ACL Tear Knee Biomechanics Research
A case study looking at data from an athlete's ACL tear and the knee biomechanics associated with the injury.
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- [00:00:01.050]Hello, my name is Brandon and,
- [00:00:03.810]and my research presentation
is on ACL tears in me,
- [00:00:13.110]Uh, first of all, if I just want to start
a little background information, um,
- [00:00:16.850]on the anatomy of the knee, which
is what we'll be looking at, um,
- [00:00:20.580]everyone knows about the ACL, but
there are also the MCL, PCL and LCL.
- [00:00:25.170]And then on this slide is just
a little information about, uh,
- [00:00:29.280]the anatomy and then what each it does,
- [00:00:35.010]um, and is well known. Like an ACL
tear is a very big problem for, uh,
- [00:00:39.780]athletes. Um, there's obviously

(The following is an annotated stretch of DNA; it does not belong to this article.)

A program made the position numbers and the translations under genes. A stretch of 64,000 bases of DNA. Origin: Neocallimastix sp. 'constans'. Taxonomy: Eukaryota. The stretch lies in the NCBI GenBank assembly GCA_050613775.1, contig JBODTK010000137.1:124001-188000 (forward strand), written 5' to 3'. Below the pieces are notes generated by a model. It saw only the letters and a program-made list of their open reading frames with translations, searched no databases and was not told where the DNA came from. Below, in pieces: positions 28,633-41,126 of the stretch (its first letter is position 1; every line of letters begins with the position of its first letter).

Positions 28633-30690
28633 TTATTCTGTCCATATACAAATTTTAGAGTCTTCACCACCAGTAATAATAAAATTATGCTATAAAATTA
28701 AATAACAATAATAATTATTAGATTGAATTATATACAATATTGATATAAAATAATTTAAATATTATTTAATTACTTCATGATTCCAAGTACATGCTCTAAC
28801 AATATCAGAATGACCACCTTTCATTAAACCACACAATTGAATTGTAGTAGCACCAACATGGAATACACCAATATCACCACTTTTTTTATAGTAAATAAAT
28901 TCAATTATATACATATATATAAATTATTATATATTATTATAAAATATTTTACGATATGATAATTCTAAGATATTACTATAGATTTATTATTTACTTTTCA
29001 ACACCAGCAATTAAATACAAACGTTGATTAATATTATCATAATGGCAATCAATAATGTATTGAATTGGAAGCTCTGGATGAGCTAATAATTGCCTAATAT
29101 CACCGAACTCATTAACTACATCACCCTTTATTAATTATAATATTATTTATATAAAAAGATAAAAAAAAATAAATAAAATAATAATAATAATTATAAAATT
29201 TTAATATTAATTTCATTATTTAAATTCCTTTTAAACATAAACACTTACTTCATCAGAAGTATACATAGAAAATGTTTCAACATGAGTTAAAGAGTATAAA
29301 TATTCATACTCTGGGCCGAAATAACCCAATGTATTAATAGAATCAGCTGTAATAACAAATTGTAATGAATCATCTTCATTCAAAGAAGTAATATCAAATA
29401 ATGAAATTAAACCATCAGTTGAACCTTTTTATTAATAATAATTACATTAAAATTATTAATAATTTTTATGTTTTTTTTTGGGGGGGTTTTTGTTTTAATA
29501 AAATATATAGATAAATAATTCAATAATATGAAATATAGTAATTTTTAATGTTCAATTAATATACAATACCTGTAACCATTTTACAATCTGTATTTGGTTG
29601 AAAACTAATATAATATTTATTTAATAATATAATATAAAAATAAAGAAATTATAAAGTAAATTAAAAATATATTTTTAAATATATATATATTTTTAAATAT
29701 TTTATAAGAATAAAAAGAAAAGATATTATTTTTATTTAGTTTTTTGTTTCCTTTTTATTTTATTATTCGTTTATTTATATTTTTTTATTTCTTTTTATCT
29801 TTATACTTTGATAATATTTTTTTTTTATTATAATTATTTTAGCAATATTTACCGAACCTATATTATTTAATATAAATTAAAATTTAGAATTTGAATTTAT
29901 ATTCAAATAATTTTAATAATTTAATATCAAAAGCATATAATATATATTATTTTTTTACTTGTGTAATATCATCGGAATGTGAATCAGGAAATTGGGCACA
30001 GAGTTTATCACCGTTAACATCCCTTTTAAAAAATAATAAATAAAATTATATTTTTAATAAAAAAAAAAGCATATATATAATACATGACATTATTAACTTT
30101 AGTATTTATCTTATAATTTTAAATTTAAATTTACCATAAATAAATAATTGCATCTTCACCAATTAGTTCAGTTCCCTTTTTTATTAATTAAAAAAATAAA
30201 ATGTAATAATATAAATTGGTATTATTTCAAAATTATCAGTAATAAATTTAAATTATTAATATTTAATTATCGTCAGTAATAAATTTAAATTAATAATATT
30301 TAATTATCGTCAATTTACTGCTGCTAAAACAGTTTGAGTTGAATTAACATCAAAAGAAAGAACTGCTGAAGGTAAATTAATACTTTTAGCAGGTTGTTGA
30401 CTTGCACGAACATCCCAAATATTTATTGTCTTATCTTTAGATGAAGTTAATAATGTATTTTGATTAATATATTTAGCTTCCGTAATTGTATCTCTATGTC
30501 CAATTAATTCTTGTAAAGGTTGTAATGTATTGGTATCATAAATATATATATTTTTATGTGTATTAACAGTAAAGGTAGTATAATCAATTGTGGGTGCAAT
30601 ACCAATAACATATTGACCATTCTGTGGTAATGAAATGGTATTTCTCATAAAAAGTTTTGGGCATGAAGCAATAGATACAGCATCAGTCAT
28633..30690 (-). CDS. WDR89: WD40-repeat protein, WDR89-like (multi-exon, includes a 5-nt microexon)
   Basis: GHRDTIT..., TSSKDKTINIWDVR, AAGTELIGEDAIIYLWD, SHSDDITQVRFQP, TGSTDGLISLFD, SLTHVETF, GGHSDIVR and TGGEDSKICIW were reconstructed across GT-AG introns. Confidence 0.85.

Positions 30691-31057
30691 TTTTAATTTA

like the extreme pain,
- [00:00:44.520]but the issue is the loss of stability
in the knee, which makes it, um,
- [00:00:50.100]like need surgery to be replaced,
- [00:00:52.740]which usually has a timetable
of lengthy recovery. And then,
- [00:00:58.230]um, the athlete may
also never be the same.
- [00:01:01.590]And then just a little interesting fact,
casinos are five times more likely, uh,
- [00:01:06.010]than males, terrible ACL,
which we'll talk about later.
- [00:01:11.100]For my research, I'm doing a case
study on his 22 year old male,
- [00:01:14.940]and then he has had four
ACL tears in the left knee
- [00:01:19.830]and, um, just a little
information about his us.
- [00:01:26.690]So I kinda, uh,
- [00:01:28.760]conducted my research project
in the athletic performance lab,
- [00:01:33.230]which, um,
- [00:01:39.650]Uh, has very many, uh, technology,
- [00:01:42.740]advanced technology and tools
that I'll be able to, uh,
- [00:01:46.250]look at to see if there's any atrophy